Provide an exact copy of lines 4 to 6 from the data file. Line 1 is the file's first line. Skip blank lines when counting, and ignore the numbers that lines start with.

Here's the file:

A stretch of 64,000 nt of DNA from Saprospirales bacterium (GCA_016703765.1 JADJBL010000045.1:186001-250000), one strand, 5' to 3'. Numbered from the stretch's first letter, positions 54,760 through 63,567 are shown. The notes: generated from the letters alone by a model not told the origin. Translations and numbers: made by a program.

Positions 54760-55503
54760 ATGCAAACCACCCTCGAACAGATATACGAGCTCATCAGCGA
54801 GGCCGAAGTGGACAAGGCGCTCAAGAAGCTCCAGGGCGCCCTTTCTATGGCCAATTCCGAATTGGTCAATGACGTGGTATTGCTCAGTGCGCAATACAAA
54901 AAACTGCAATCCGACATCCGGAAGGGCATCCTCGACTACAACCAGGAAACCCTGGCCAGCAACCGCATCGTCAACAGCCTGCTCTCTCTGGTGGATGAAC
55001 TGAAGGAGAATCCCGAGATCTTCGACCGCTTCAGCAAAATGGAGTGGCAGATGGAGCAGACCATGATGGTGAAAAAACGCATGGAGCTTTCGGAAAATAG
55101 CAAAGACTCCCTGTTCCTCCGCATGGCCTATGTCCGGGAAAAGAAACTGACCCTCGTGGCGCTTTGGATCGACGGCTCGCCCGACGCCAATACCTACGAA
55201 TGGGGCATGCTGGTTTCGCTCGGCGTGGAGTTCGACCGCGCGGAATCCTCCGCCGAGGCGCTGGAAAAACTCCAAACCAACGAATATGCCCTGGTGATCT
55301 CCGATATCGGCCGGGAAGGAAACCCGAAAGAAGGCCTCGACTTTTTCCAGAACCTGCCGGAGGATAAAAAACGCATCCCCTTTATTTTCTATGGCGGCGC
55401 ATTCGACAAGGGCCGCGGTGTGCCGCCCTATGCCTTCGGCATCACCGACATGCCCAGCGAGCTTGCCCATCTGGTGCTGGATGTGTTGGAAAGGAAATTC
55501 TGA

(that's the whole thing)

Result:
54801 GGCCGAAGTGGACAAGGCGCTCAAGAAGCTCCAGGGCGCCCTTTCTATGGCCAATTCCGAATTGGTCAATGACGTGGTATTGCTCAGTGCGCAATACAAA
54901 AAACTGCAATCCGACATCCGGAAGGGCATCCTCGACTACAACCAGGAAACCCTGGCCAGCAACCGCATCGTCAACAGCCTGCTCTCTCTGGTGGATGAAC
55001 TGAAGGAGAATCCCGAGATCTTCGACCGCTTCAGCAAAATGGAGTGGCAGATGGAGCAGACCATGATGGTGAAAAAACGCATGGAGCTTTCGGAAAATAG